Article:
In addition to conducting research with one of our primary faculty members, postdoctoral scholars can contribute in the classroom as educators and in the service domain on departmental and institutional committees. Postdoctoral training can be tailored to optimally prepare postdoctoral scholars for the next phase in their careers. Our past postdoctoral scholars are now applying their training in academia, industry, medical settings, and government. We are excited to play a key role in developing the next generation of scientists, educators, and medical professionals, and are happy to make postdoctoral training a highly individualized and optimized experience.
Check below for more information on postdoctoral openings available in the Department of Pharmacology.
Tanya Freedman, PhD - The Freedman lab studies feedback signaling mechanisms that regulate thresholds for immune-cell activation in tissue homeostasis, antibacterial immunity, autoimmune disease, and the tumor microenvironment.
Hai Dang Nguyen, PhD - The Dang lab is building an interdisciplinary team of researchers to elucidate how our DNA is repaired to prevent genomic instability and ultimately to develop novel therapeutic strategies in cancer therapy. A current focus in the lab is to identify novel targets in the DNA damage response pathway for treating patients harboring spliceosome mutations such as myelodysplastic syndromes and other solid tumors.
Marco Pravetoni, PhD - The Pravetoni lab is interested in development of vaccines and antibody-based therapeutics to treat opioid use disorders and opioid-related overdoses. Our multidisciplinary research program integrates rational vaccine design, immunomodulators, formulation/delivery platforms, pre-clinical models, analysis of Band T cell lymphocyte repertoire, GLP/GMP studies to support regulatory approval and clinical evaluation, and industry collaborations.
The Pravetoni lab is seeking postdocs interested in the development of vaccines and antibody-based therapeutics to reduce opioid use disorders and opioid-related overdoses. Our unique multidisciplinary research program integrates rational vaccine design, immunomodulators, formulation/delivery platforms, pre-clinical models, analysis of B and T cell lymphocyte repertoire, GLP/GMP studies to support regulatory approval and clinical evaluation, and ad hoc industry collaborations. Our team is currently planning a Phase I clinical trial of vaccines targeting opioids. Strategies and platforms are currently applied to development of vaccines or antibodies to counteract fentanyl, fentanyl analogs, as well as other chemical threats. We are seeking an independent and motivated colleague interested in leading multidisciplinary projects as well as team efforts.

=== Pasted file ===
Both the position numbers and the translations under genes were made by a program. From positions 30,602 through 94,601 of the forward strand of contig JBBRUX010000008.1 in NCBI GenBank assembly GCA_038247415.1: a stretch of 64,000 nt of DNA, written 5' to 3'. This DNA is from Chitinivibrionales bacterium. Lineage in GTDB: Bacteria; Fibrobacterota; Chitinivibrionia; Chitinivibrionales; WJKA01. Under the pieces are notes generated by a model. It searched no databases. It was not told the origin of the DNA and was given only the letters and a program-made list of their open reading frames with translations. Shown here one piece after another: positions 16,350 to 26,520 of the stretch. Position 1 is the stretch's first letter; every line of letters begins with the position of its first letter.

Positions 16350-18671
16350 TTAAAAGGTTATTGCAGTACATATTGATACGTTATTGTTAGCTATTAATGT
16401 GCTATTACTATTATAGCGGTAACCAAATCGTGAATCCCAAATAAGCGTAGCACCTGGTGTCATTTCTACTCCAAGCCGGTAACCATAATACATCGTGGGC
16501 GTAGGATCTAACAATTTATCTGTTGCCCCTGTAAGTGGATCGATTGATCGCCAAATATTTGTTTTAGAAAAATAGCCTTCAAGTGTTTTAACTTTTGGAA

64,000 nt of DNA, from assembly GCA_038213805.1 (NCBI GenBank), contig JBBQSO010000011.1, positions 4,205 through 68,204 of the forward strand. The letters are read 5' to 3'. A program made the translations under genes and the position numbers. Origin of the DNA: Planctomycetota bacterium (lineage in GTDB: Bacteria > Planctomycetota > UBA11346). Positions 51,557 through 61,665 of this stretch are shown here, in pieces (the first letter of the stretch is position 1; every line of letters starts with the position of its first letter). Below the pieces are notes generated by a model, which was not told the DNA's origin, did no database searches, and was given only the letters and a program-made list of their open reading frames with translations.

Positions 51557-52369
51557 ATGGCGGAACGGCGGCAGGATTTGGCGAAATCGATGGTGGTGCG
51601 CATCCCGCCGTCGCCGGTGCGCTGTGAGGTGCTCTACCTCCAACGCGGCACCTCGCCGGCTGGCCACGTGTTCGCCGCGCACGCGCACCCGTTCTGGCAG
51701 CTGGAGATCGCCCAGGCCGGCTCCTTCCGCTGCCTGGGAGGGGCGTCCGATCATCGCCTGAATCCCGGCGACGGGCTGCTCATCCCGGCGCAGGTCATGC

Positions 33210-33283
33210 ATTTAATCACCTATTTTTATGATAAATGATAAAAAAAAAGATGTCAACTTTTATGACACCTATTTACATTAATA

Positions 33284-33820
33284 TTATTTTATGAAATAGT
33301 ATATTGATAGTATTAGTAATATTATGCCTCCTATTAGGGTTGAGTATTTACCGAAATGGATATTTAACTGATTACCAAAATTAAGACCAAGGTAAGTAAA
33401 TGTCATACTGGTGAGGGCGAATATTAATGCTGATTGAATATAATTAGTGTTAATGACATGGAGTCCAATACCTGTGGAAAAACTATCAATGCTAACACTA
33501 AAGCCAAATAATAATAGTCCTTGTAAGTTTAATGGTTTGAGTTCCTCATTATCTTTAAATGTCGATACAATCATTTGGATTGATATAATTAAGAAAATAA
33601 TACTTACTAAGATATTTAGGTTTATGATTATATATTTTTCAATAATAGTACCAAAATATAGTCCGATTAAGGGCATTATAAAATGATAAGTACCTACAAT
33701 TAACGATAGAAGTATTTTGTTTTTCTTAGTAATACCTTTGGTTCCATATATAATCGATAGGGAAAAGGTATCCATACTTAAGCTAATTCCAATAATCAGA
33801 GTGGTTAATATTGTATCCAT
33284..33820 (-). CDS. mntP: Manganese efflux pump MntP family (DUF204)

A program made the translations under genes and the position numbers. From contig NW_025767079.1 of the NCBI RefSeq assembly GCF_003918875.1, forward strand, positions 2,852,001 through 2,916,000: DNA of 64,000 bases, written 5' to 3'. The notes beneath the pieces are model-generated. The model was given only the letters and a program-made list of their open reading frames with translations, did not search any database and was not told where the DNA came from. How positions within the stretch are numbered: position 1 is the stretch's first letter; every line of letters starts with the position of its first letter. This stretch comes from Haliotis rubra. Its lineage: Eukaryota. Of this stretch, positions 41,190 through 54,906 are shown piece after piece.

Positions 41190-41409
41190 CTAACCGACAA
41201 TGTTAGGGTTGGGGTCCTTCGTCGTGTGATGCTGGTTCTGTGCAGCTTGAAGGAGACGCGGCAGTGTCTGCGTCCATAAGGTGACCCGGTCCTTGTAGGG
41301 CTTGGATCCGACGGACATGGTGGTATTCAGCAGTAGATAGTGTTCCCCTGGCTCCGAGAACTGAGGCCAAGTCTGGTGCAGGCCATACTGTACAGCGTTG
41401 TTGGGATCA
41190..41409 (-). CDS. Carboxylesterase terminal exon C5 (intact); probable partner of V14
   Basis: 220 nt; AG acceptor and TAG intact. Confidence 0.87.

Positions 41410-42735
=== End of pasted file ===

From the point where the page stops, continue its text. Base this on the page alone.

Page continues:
Li-Na Wei, PhD - The Wei lab is interested in the mechanisms of neuro-endocrine/neuro-immune regulation and communication via exosomes, particularly those underlying neurodegenerative and inflammatory diseases. The lab is also interested in drug discovery for new therapeutic targets identified from these studies. Experimental systems/methods include gene-targeted mice, primary cell and 3D-organ cultures, and molecular biology/biochemistry/immunology.
Kevin Wickman, PhD - Postdoctoral positions are available for enthusiastic individuals interested in molecular and cellular mechanisms underlying neuronal excitability, with a specific emphasis on those relevant to addiction and mood. Our NIH-funded research programs incorporate techniques in electrophysiology, intracranial pharmacology and genetics, neuromodulation, and behavioral analysis.
Please learn more about our lab and research interests on our website and follow us on Twitter @WickmanLab. A PhD in the biomedical sciences is required. While prior relevant experience is desirable, our lab is an excellent training environment for those interested in developing new skills. Interested applicants should send a curriculum vitae and brief statement of research interests to Dr. Kevin Wickman.